Wednesday, 25 June 2014
Why Writers are Magpies - Tamsyn Murray
Think about it: we build the structure first - these are the hard twigs, the acts and the scenes. Sometimes the twigs need to be broken a bit to make them fit but that's OK. Once our twigs are all knitted together, we add feathers and bits of moss - the characters, settings, description and dialogue. We make the story a good place to be. It can take several attempts to get the feathers in exactly the right place so that we achieve the effect of making the nest user so comfortable that they forget they are in a nest at all. And lastly, we add our shiny borrowed snippets - the decoration that sparkles and twists in the wind and makes our nest stand out from all the other nests.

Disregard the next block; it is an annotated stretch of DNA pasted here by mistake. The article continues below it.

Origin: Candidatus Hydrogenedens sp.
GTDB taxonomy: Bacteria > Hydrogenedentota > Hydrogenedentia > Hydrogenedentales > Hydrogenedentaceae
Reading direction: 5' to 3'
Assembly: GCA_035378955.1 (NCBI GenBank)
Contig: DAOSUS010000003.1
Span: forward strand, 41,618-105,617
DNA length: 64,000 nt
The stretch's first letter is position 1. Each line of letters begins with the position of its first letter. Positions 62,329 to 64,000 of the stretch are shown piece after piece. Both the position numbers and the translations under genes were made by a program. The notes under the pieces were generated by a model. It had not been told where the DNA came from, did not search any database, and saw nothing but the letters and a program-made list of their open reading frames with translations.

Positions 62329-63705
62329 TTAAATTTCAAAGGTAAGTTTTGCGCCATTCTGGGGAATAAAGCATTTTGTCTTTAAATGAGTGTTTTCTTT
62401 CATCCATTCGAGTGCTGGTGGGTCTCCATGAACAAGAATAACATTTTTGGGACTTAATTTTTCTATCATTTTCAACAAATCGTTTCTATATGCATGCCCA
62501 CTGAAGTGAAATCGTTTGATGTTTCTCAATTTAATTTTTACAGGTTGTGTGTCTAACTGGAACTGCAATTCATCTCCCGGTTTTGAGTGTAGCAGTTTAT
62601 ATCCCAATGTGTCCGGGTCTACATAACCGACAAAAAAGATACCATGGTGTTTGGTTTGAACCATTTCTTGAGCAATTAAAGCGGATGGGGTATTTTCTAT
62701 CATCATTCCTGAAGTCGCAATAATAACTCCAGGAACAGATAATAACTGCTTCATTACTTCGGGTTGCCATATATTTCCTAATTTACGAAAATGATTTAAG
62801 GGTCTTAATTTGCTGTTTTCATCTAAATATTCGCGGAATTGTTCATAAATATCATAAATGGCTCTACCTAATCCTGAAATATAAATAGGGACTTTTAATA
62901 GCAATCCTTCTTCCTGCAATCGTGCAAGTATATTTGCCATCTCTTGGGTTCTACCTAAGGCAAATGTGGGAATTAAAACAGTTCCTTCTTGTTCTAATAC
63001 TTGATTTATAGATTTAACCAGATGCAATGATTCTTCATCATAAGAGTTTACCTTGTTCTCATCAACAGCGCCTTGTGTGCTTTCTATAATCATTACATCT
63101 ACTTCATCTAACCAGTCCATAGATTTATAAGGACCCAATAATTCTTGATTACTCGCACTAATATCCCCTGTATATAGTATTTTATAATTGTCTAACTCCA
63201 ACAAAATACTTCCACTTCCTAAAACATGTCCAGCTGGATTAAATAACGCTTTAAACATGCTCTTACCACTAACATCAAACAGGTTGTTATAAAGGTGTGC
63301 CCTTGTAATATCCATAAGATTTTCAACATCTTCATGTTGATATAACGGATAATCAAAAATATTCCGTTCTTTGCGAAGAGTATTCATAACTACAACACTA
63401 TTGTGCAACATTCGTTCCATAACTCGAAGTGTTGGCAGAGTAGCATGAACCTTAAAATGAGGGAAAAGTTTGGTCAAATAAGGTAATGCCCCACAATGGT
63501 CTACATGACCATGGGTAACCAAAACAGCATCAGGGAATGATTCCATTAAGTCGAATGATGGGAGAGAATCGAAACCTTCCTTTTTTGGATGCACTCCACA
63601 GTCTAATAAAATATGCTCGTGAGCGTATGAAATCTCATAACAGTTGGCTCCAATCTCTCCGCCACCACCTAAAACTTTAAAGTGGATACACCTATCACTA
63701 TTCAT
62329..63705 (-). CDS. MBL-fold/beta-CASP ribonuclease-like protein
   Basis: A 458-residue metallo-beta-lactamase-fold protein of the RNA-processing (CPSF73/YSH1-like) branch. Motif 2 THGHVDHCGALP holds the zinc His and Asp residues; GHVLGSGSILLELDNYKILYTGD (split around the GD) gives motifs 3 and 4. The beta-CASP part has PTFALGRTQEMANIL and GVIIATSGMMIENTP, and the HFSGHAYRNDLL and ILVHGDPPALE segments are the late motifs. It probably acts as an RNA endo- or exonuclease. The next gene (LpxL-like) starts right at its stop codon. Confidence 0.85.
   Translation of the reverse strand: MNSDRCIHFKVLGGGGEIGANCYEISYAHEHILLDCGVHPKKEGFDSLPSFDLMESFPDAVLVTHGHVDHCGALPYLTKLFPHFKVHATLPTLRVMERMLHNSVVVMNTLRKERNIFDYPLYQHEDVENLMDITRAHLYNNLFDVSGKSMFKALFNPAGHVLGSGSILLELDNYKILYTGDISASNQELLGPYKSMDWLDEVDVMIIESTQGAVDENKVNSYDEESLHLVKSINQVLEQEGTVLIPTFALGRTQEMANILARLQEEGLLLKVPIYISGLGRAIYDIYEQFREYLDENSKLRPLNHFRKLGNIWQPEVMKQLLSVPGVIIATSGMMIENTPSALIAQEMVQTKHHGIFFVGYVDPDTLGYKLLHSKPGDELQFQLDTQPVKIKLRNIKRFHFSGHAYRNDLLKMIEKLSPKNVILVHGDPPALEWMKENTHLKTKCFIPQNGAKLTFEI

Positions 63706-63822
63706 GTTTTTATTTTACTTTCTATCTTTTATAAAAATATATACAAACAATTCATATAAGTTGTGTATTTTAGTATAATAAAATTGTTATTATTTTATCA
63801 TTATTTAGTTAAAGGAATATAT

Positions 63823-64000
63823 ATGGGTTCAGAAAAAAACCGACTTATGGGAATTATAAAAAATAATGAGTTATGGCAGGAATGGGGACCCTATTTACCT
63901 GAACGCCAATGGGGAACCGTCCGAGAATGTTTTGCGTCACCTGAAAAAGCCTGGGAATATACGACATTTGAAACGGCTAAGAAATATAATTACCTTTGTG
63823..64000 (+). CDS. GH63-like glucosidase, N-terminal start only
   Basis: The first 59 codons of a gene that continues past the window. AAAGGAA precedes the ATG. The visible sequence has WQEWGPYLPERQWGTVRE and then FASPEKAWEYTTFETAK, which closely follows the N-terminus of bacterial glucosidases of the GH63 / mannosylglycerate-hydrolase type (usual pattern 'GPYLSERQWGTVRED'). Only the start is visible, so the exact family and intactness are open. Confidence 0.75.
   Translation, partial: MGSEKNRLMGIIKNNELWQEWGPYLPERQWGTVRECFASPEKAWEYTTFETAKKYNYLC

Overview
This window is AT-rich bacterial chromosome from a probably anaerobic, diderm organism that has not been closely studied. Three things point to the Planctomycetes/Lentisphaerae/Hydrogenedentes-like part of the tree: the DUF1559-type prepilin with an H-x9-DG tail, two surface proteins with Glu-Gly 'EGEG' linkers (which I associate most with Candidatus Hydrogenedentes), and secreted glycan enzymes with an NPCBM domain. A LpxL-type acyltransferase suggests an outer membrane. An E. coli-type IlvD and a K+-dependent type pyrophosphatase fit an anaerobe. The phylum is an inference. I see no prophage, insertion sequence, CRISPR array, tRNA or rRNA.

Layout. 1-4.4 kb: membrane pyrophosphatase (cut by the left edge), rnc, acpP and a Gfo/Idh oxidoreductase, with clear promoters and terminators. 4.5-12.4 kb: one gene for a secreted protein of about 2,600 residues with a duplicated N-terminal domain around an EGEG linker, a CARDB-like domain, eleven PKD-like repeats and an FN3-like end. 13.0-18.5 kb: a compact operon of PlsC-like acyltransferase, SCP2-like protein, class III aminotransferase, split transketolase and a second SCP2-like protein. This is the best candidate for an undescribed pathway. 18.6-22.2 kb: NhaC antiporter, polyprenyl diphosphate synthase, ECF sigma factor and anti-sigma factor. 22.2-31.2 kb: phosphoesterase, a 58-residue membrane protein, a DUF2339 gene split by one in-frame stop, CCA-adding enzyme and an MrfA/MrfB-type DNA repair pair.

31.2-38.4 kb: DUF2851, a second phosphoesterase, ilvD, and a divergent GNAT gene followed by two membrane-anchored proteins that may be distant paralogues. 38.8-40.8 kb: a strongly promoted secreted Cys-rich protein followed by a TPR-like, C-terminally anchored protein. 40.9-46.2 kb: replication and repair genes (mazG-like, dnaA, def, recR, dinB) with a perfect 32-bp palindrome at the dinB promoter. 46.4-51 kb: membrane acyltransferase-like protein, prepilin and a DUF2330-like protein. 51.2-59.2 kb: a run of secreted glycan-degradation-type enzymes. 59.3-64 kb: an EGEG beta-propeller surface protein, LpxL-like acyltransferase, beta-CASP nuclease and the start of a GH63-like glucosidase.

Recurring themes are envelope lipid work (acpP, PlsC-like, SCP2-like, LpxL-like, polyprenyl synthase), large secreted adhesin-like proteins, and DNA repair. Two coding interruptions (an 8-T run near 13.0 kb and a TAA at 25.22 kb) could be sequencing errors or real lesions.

I freely admit to being a magpie. In fact, I have a whole notebook of stolen snippets. Last night, on the train, I borrowed an old soldier who was on his way home. I stole sneaky little glances and captured every detail about him, from his spit and polish shiny boots to the brass buttons on his cuffs and the regiment badge on his jacket.
So come on, writers, admit your true nature and tell me what you've taken recently for your nests. Magpies love company.